The high potentiality of the renewable energy resources available in the country is the most appropriate option for Nepal. It also helps to reduce the dependency on the traditional biomass energy resources and fossil fuels and to manage the energy crisis in the country. This ultimately helps to minimise the degradation of the environment.

Initial investment cost of alternative energy technologies are expensive compared to the other traditional sources of energy. It is not to agree with the view that the alternative energy is expensive comparative to the other traditional sources. In the long-run alternative energy is mostly cheaper than the traditional sources because alternative source is almost free but one has to pay always for traditional source. As such, consumer friendly financial mechanism should be developed.

As micro hydro has been popular in hills and mountain districts and remote areas where some 3300 micro hydro plants have been installed so far and producing around 40 MW of power for the people who would not get electricity soon. Likewise, solar home systems and solar institutional systems also have substantially aided power to the people of same category. As said above 350,000 domestic biogas plants also have been installed. Some wind mill and solar+wind hybrid plants are under experiment to explore their best of us.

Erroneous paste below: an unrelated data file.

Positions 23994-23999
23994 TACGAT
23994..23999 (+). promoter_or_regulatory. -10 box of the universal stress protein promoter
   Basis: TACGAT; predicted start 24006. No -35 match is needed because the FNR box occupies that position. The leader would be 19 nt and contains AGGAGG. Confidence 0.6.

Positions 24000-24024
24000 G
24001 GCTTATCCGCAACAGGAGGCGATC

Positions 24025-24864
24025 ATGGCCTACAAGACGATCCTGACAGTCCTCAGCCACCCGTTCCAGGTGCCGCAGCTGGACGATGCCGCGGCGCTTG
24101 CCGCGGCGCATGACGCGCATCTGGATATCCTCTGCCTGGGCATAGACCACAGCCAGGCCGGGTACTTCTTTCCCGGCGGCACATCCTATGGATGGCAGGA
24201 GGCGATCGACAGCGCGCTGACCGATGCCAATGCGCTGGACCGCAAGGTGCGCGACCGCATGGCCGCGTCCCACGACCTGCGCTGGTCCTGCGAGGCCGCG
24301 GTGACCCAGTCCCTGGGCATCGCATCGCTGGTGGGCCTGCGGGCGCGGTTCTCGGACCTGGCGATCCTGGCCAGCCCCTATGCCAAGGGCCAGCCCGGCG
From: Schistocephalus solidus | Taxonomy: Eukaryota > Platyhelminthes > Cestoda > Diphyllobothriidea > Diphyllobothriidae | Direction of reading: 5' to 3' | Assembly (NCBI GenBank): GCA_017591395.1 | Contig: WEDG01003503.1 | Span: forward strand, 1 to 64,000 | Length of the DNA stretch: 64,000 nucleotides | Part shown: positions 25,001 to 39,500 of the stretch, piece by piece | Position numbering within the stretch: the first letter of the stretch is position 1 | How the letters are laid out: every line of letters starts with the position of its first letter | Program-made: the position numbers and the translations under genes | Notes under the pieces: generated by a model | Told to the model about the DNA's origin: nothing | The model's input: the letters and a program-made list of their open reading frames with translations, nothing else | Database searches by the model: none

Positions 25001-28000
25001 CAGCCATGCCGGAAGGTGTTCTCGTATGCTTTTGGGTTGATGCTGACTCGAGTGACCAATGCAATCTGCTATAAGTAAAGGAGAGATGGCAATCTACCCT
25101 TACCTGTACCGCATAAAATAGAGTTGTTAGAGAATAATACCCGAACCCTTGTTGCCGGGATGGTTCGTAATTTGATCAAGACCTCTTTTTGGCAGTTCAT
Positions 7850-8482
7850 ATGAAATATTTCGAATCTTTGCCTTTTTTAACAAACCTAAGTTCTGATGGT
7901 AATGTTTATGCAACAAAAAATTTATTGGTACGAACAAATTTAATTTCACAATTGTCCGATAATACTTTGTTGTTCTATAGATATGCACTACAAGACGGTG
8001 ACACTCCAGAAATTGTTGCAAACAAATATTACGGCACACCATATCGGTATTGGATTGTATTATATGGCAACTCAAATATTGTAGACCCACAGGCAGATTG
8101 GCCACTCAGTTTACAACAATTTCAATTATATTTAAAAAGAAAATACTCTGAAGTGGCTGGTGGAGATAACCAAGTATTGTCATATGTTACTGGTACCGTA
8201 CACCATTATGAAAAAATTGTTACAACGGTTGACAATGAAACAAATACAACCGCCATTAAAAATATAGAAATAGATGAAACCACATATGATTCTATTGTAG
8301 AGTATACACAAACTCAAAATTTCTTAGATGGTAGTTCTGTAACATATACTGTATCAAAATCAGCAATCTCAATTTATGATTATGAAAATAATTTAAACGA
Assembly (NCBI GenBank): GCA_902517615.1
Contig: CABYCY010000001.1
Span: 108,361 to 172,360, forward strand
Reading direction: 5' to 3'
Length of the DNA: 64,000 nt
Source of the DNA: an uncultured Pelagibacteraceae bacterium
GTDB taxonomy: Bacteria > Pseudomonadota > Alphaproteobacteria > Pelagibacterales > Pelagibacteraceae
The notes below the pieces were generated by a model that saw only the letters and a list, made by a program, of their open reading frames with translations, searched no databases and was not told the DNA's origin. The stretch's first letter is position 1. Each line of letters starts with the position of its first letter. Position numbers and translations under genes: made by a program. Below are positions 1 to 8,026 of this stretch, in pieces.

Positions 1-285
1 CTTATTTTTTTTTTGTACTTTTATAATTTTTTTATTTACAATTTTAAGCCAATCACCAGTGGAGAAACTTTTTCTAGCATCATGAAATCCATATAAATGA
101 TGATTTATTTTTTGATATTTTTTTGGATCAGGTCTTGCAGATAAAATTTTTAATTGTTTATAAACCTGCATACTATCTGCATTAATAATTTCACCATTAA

There is no doubt regarding the fact that solar energy based technologies such as Solar Photovoltaic or Solar Thermal systems are the best substitutes. Right now, in the urban sector, individual households opting for small scale Solar PV solutions for home-use. They are looking for better alternatives by putting sizable solar pv to get rid of the frequent electricity load shedding and shortage of fossil fuels.   Even the institutions like banks, corporate offices, hospitals have adopted larger size system to meet their immediate energy needs. Besides Solar PV which generates direct electricity; Solar Thermal systems also play a crucial role in minimizing use of electricity from national grid as well as reduce dependency on imported petroleum products.

The bankers are offering loans at very low rate of interest for the consumers who like to put big solar pvs in the urban areas. The government is offering subsidy for installations through AEPC to the users.

Development partners are extending their support in promoting alternative energy in Nepal. AEPC has been implementing a five year National Rural and Renewable Energy Program (NRREP) from mid July 2012 to mid July 2017. The Government is working with the own source and the supports from external supporters in the NRREP as the single framework programme. Danish government, Norway government, GIZ, SNV, ADB, WB, EU, UNDP, KfW are the collaborative partners in the AEPC’s NRREP.

The Energy Week has been an event organised every year with aim to create awareness on renewable energy sources, technologies and accessibility to commoners for wider use of renewable energy, and to showcase the hardware and software under a roof where visitors explore renewable energy as viable solution to minimizing present energy crisis. In addition, the event aims to attract private sector investment in renewable energy sector and sensitize policy makers for improvements in renewable energy related policies to create enabling environment.